A few weeks ago, a WND commentator by the name of Ben Kinchlow put up a beautiful column entitled God Has Blessed America. Go read it; it's lovely. If Mr. Kinchlow's name sounds familiar, it's because he was co-host of The 700 Club for many years as well as other shows on the Christian Broadcasting Network. His credentials are impeccable.
His column related, in part, his visit to South Dakota and the rural people he met there. It reminded him that once you get away from the problems in the news and the troubles that are forever being reported in urban areas, America is still, indeed, blessed beyond measure.
I was so impressed by his reminder about this nation's beauty and the wonderful people who dwell in its heartland that I wrote him an email, to wit:
What a wonderful and uplifting column today on WND. It's nice to see something positive to counter the plethora of negative news we all hear.
I noted with interest your statement "People have a tendency to judge all by their immediate surroundings." That is so very true.
My husband and I live on a remote 20-acre homestead in north Idaho. We raise beef and dairy cattle, chickens (eggs and meat), small fruits, wheat (sometimes), and have a large garden. We are not unusual in this part of the country -- many around us are very self-sufficient. While our terrain is nowhere near as flat as South Dakota, we're just as capable (depending on what direction we drive) to go for hours without seeing a city.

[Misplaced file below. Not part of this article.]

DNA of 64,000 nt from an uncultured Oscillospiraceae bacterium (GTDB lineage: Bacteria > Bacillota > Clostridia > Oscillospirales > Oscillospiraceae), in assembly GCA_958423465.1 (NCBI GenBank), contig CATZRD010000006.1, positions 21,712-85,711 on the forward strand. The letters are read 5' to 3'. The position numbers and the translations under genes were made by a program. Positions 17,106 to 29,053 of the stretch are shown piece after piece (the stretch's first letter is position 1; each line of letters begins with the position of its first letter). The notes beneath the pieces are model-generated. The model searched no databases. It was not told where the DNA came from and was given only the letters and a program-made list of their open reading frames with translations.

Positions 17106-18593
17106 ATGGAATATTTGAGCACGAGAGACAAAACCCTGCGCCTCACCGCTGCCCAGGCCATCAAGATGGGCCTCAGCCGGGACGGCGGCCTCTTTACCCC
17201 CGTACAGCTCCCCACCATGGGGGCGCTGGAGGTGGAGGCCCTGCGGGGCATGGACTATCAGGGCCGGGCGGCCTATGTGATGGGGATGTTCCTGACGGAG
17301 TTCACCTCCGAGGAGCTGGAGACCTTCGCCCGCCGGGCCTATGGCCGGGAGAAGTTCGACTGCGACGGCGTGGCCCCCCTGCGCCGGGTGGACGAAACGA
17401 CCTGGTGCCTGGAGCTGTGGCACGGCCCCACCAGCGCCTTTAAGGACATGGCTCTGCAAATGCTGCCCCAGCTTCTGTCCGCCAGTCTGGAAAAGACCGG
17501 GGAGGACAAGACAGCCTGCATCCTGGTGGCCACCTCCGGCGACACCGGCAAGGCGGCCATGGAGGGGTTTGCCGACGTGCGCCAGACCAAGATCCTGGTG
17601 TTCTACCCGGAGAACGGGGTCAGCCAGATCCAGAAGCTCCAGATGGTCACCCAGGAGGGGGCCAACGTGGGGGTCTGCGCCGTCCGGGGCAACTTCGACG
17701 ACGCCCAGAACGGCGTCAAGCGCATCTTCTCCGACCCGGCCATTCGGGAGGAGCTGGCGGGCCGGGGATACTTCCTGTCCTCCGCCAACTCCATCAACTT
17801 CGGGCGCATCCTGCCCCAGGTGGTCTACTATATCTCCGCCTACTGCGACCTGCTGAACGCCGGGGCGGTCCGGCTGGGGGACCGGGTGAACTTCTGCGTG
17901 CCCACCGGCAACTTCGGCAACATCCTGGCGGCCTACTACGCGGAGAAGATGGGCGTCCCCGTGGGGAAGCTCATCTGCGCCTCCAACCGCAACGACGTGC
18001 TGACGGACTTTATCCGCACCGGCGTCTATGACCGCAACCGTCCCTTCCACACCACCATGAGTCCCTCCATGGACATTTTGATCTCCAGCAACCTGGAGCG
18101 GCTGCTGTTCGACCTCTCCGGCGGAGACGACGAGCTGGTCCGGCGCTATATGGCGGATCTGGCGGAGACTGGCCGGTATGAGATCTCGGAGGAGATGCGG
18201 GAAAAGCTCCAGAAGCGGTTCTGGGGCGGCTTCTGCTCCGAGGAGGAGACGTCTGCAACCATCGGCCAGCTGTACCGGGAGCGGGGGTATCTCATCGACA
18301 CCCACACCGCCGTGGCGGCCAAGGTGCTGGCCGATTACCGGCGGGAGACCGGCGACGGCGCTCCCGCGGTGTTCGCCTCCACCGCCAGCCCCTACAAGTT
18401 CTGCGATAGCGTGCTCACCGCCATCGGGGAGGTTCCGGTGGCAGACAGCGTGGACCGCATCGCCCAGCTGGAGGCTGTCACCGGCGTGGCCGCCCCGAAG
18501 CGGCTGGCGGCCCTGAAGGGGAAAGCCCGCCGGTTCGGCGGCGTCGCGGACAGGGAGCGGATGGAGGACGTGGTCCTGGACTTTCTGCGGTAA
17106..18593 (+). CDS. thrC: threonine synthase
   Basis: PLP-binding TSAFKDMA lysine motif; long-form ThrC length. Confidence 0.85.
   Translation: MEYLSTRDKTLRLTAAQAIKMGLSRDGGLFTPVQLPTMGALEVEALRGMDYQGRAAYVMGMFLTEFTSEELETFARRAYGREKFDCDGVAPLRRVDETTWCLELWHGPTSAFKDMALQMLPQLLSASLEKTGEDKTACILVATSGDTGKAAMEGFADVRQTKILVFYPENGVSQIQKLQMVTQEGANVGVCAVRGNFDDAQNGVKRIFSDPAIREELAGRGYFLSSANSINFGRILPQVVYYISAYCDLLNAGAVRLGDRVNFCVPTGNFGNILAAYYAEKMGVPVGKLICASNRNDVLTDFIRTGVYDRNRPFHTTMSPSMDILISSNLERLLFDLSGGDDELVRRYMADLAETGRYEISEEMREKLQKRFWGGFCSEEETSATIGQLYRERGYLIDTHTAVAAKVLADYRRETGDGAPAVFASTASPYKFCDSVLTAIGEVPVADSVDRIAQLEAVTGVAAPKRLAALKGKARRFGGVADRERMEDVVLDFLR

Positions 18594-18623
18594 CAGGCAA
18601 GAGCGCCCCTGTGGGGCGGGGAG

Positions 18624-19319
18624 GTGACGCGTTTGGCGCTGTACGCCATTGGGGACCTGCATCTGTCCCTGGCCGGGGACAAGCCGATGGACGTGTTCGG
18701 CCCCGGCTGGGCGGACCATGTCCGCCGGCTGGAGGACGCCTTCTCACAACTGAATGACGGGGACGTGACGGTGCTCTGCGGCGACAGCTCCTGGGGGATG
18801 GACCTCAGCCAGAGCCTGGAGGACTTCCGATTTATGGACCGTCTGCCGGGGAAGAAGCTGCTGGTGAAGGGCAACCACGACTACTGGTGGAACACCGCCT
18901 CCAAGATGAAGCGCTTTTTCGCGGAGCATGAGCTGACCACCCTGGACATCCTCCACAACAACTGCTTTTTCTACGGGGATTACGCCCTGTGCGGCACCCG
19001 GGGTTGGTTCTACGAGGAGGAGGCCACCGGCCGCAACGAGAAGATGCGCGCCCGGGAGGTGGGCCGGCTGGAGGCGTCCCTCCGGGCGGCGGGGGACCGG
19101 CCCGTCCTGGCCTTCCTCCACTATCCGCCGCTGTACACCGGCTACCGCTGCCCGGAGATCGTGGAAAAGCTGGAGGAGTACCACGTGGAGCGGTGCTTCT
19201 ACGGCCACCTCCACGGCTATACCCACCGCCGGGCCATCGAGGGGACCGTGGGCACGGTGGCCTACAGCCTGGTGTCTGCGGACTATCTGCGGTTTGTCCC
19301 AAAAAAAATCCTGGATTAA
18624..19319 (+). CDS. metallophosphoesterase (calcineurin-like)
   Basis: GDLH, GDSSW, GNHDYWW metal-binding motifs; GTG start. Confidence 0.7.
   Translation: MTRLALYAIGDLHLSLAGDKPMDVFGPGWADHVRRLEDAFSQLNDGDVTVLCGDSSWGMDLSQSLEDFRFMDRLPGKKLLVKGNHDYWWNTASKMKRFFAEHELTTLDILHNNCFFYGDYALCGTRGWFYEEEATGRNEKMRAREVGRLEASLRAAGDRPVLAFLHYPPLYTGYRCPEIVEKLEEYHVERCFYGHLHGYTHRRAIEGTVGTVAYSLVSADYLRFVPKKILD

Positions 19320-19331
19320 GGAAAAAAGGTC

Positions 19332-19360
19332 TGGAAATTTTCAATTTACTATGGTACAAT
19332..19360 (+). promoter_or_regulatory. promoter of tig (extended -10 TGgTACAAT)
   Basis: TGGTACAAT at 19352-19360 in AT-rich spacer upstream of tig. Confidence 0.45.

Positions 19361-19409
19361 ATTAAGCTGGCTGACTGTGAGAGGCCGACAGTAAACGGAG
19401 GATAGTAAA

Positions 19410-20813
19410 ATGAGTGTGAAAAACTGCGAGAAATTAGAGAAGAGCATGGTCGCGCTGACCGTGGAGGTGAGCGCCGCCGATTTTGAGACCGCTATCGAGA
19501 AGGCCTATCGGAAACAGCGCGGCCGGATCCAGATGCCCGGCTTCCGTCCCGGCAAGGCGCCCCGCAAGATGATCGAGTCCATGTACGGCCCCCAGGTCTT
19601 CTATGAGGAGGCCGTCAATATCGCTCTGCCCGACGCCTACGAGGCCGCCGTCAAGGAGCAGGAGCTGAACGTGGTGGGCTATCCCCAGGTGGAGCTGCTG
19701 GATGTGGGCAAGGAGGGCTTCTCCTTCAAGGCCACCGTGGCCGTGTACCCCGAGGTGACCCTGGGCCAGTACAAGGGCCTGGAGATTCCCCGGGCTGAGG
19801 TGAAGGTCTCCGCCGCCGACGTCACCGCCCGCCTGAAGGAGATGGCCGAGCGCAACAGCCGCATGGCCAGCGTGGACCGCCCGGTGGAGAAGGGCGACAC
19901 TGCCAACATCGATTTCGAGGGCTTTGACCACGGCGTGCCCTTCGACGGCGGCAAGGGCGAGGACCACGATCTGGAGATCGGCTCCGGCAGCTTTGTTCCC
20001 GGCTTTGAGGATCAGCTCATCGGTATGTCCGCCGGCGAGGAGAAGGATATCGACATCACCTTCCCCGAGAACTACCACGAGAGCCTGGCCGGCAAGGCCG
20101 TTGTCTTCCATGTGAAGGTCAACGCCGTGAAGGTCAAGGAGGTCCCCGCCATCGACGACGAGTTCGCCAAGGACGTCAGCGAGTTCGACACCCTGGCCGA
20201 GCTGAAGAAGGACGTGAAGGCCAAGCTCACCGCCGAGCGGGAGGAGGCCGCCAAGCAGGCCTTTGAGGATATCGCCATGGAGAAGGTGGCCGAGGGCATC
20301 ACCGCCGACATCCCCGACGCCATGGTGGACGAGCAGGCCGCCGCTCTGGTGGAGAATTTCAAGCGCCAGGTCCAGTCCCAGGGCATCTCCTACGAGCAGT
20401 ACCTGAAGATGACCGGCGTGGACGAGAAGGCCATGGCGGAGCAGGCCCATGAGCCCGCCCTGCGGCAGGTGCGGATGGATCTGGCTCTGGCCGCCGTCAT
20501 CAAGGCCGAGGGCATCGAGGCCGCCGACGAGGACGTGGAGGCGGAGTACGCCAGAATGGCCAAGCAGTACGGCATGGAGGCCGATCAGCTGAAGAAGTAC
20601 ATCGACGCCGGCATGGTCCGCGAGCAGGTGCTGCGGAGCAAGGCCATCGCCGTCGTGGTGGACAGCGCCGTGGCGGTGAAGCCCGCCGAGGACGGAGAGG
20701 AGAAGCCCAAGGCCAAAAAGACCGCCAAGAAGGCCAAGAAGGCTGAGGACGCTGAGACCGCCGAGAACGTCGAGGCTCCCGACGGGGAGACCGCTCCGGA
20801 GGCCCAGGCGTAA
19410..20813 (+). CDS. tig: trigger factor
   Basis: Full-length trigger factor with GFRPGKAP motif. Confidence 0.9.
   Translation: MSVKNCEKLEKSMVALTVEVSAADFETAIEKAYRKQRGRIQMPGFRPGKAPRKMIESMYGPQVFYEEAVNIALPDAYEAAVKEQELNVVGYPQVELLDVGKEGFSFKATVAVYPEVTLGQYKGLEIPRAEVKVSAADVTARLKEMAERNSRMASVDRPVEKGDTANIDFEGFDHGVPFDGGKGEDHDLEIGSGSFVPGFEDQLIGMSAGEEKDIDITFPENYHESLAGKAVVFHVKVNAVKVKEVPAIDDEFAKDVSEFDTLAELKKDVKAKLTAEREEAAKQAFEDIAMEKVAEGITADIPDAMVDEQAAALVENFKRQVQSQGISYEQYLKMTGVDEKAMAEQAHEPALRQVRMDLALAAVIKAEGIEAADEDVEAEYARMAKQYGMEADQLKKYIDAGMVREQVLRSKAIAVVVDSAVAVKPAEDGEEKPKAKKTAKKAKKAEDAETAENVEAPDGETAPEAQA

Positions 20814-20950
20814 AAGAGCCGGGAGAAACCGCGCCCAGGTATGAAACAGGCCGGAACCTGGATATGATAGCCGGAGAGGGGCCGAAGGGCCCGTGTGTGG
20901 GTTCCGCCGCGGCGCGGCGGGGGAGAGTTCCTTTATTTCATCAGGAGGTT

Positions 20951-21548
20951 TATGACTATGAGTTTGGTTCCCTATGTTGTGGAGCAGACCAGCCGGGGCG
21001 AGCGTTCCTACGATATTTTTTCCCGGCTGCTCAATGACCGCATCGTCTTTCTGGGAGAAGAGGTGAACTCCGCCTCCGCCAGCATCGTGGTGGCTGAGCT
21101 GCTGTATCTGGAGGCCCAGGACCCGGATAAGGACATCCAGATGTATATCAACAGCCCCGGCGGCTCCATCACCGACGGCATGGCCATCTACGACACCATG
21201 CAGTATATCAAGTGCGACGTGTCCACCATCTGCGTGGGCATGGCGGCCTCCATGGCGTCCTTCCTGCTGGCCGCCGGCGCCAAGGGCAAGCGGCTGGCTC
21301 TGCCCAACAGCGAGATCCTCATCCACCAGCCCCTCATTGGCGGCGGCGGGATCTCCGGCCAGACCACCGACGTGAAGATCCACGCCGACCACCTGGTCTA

There is relatively little crime in this area since everyone -- and I mean everyone -- is armed and, therefore, polite. The existing crime tends to be drug-related. (Sadly rural areas are not immune to the poison of drugs.) But on the whole, America's heartland is a place of deep faith, active church attendance, and fine people. Many children leave the area when they grow up and migrate into cities for jobs, but they bring with them a heritage of hard work, thrift, and conservative values.
Because we're surrounded by patriotic and independent citizens, I forget not everyone is like-minded. It's always shocking to travel to a big city (I take a business trip once a year) and see blatantly progressive opinions and attitudes from people who have no flipping clue how dependent they are on government, either directly or indirectly. When you cultivate your own food, a loaf of bread or a block of cheese (both made from raw ingredients) becomes a small God-be-thanked miracle rather than something taken for granted. The same applies to our Constitutional rights and liberties.
Keep up the excellent writing, and thank you for your accolades to rural America. If you ever find yourself in the area, please drop me a line. We'd love to give you a farm tour and treat you to a meal of home-grown organic grass-fed beef.
Mr. Kinchlow promptly replied as follows:
Thank you for a beautiful email that captured even more eloquently and succinctly all that I desired to convey vis-a-vis my trip. You "nailed it", and with your permission, I should like to quote much of your email in a follow up column. This IS the greatest country on the face of the earth, and I do not apologize for my love of it, and the people (like you and yours) who make it so. Thank you again, and may God continue to bless America and Americans. -- Ben Kinchlow
His piece appeared today, and I'm honored beyond belief that he chose to use my email. His newest column is entitled God's Blessings and my Bucket List.
We're on his bucket list, whoo-hoo!